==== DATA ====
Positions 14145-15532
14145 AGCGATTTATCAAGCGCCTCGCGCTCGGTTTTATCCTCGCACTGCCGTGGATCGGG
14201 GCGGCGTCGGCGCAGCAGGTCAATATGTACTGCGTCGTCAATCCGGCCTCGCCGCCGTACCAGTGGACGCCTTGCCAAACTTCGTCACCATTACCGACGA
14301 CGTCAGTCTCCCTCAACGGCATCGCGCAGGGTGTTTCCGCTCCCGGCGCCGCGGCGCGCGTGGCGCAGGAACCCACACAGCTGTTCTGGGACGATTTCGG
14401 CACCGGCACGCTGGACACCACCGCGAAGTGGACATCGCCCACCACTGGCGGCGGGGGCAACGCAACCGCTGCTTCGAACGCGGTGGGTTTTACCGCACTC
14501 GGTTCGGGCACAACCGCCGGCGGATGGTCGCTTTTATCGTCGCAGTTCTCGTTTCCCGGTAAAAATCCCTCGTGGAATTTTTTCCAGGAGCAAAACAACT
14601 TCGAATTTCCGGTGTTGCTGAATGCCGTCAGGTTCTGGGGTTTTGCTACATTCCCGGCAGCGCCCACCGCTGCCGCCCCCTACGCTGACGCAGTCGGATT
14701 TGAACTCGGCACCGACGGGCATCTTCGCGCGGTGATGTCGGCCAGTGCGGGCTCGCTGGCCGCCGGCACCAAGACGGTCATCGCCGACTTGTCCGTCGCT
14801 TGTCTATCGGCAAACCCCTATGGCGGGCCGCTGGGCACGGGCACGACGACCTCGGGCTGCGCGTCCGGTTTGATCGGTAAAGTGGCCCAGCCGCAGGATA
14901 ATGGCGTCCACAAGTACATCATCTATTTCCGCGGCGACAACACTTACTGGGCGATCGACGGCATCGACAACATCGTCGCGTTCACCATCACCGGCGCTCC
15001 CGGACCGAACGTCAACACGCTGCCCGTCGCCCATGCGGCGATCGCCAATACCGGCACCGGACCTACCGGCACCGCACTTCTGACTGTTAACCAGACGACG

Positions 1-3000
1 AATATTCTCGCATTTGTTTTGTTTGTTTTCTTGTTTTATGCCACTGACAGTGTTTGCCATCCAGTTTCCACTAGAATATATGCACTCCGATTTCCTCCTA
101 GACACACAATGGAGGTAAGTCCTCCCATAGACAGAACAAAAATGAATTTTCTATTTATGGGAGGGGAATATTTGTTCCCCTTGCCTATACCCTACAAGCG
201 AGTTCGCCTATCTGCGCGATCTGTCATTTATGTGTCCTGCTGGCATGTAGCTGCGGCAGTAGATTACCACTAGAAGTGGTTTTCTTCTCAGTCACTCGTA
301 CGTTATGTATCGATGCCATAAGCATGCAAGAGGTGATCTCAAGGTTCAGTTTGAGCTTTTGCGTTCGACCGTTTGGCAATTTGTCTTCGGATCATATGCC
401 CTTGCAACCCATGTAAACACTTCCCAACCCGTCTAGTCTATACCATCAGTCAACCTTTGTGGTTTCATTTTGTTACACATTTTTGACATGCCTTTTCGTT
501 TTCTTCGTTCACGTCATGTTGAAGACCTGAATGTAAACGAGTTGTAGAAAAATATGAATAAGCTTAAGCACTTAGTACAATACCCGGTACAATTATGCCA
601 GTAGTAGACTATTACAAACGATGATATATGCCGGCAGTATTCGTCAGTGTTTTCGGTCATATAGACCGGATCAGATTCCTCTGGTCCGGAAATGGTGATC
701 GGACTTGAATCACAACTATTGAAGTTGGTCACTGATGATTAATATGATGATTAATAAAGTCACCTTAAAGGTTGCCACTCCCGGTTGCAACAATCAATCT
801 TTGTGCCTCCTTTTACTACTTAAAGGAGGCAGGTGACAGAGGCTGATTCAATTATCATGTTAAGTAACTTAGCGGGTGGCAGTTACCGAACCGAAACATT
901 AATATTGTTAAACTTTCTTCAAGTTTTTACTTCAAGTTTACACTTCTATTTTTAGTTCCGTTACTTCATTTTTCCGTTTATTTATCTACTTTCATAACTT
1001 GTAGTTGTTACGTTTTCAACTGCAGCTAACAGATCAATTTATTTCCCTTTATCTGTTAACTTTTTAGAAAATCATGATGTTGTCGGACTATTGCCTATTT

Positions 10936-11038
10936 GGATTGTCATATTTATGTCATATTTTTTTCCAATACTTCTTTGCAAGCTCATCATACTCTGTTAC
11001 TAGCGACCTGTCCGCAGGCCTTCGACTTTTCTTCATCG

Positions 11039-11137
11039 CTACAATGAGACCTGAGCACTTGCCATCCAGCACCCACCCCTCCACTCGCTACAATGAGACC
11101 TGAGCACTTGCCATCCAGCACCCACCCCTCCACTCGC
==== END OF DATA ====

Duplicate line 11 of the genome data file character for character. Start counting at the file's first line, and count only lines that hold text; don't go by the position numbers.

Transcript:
15001 CGGACCGAACGTCAACACGCTGCCCGTCGCCCATGCGGCGATCGCCAATACCGGCACCGGACCTACCGGCACCGCACTTCTGACTGTTAACCAGACGACG